However, having taught this process to teens and adults for over twenty years, I have come to recognize that this ongoing practice is shaped like a spiral, not a line. If we cling to the idea that we have to get rid of self-hate before we can get to the “real practice,” then we’re feeding the distortion that there is a self who needs to get rid of something in order to get somewhere else. This keeps in place not only a limited belief in a separate self but also a linear view of time.
It’s difficult to ask ourselves foundational practice questions like “Who am I truly?” if we’re mired in conversations about worthiness. And we must be careful not to give too much validity, attribute too much reality, to a hologram, otherwise our practices can easily slide into “self-improvement.”
Remember: The reason that self-improvement ultimately doesn’t work is that, in reality, there is no separate self to improve.
It’s not my experience that, through practice, negative self-talk—the voice of the inner critic—disappears forever. To believe so gives this illusory voice in our heads a solidity it doesn’t actually have. It is my experience that through practice we become clearer and clearer about what this voice is and therefore we tend to fall for its shenanigans less and less frequently.
This is not to say it never arises again. We can think of the workings of the inner critic as storm clouds. We could say that over time, with practice, we believe less and less that every time the clouds roll through, the sun has disappeared. We can, absolutely, focus on the recognition that not only does the sun not disappear but we are the steady sun, while the clouds do whatever the clouds do. They are transitory. Impermanent. We are undisturbed.
There is plenty of room for any and all weather patterns in the truth of reality. The reality is that we are not the weather patterns. The reality is that the weather patterns arise in us, pass through us, and dissolve in us. There’s plenty of room for storms to do what they will as we inquire: Who am I? Who are we? What is “us”?
It’s liberating to realize that we don’t have to get rid of anything to know who we truly are.
When we are identified with negative self-talk, the ego is legitimized. It gets fed. Where we place our attention matters. What we feed, grows. This feeding process doesn’t make the ego more real but rather more believable. Practice challenges our conditioned beliefs. And in this challenge, what isn’t true dissolves.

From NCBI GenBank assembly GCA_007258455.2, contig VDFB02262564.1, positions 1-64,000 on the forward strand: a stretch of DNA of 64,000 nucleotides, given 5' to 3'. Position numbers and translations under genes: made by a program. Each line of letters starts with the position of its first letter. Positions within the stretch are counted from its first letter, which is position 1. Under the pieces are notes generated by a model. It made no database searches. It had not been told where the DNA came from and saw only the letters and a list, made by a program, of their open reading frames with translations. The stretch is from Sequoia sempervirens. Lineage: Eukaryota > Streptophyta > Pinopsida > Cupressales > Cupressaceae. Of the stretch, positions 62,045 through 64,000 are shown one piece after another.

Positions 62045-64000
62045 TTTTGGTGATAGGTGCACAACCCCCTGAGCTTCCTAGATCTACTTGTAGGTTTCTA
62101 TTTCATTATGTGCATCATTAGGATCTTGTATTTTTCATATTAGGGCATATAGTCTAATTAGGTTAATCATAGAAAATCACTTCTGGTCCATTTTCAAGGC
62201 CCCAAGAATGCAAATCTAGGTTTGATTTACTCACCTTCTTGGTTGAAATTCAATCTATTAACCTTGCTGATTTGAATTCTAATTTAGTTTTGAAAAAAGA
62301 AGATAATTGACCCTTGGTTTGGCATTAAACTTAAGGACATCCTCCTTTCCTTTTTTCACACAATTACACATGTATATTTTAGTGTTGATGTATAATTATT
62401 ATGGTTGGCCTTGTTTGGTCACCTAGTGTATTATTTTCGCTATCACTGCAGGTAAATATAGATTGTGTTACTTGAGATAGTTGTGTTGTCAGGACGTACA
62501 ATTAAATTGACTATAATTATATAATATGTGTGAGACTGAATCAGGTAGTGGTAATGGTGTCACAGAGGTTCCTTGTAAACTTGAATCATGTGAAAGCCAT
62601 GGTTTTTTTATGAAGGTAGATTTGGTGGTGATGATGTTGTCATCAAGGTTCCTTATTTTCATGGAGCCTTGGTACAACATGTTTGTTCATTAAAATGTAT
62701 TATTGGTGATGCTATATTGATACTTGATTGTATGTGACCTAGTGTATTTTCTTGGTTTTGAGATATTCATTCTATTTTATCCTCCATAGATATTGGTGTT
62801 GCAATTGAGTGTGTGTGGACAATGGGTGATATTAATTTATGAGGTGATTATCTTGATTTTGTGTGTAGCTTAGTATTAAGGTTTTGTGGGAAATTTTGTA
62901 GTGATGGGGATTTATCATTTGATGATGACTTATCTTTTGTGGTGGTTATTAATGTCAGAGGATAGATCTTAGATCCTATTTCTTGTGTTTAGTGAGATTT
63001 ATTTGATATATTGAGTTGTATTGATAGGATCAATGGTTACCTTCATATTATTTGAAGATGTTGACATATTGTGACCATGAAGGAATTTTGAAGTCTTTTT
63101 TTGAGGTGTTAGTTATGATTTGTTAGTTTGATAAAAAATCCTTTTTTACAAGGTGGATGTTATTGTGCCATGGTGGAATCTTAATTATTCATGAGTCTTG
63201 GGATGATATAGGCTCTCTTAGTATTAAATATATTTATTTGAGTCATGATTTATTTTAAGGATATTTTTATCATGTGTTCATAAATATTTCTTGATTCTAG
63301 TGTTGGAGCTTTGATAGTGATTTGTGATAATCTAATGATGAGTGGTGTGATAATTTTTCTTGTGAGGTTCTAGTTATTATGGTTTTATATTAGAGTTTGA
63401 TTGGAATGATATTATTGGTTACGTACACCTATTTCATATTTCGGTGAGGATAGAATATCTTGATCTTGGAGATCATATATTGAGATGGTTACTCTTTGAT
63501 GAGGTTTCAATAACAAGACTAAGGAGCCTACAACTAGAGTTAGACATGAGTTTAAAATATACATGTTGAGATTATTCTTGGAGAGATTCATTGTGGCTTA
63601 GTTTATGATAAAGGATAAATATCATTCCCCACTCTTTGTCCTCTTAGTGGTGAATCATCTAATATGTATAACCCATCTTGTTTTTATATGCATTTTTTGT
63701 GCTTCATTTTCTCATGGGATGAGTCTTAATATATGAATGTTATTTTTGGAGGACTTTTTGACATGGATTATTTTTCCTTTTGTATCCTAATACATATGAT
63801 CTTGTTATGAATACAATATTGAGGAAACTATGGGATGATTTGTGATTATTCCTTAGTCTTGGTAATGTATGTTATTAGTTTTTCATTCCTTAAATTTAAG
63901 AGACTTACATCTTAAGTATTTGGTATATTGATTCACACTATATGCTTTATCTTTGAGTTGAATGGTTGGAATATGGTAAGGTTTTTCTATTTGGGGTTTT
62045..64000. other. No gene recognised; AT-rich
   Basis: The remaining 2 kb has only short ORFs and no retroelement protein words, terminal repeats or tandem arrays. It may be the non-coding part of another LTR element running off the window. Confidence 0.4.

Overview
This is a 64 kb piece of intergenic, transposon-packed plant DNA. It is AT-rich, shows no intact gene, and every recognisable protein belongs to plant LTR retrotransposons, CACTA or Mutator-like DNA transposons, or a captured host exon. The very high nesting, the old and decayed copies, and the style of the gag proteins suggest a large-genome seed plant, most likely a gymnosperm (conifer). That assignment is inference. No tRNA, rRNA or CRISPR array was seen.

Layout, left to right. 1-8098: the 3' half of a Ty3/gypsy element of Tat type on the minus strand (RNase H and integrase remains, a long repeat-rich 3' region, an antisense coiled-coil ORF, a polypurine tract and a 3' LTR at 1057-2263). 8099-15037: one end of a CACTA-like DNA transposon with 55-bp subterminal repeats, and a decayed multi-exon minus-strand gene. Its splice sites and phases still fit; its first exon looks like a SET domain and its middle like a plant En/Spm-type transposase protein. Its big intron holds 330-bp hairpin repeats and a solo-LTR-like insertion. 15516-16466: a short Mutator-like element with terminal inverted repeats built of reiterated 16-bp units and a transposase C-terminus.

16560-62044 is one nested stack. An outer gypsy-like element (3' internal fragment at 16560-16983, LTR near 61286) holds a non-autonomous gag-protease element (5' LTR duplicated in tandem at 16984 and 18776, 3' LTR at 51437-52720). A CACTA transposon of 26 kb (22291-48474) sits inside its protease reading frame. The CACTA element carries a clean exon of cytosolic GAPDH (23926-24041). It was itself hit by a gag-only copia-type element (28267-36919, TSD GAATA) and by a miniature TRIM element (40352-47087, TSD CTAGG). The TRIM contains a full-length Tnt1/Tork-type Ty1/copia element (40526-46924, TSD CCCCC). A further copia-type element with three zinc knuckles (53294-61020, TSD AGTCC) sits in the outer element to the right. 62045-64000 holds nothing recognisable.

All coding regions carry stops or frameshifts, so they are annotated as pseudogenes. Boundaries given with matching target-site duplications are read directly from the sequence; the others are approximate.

Practice: Inquiring into Negative Self-Talk
Create a list. On one side of the page, list the negative self-talk; on the other, the result, the impact.
The Negative Self-Talk
I’ll never get this project right
Missing all my deadlines
I’m such a lousy father
Missed opportunities to genuinely listen to my daughter
People are not interested in what I have to say
My voice is not included in group decisions
Now inquire into the illusory nature of all this. Allow yourself to be a scientist of the self, seeing how it all works. To be clear, just because I’m talking about it as illusory doesn’t mean that it is entirely unreal. There’s a particular reality to the felt sense of isolation, isn’t there? By using the word illusion in this case, I’m referring to how this voice isn’t what it appears to be. It’s not Reality with a capital R. That’s what inquiry opens the way for. Questions like:
- What is this voice?
- What is the impact of believing this voice? Is this voice mine?
- Is what this voice is saying reality? Does it assert the truth?
- Am I this voice?
- Where do I look for the answers to this question? Who am I without this internal conversation?
When we step back from the workings of the inner critic and its cycles of negative self-talk, we see these workings simply as processes of suffering. We have greater clarity about how these processes normalize the absurd.
Adapted from the book The Heart of Who We Are: Realizing Freedom Together by Caverly Morgan. Copyright © 2022 Caverly Morgan. Reprinted with permission from the author and the publisher, Sounds True.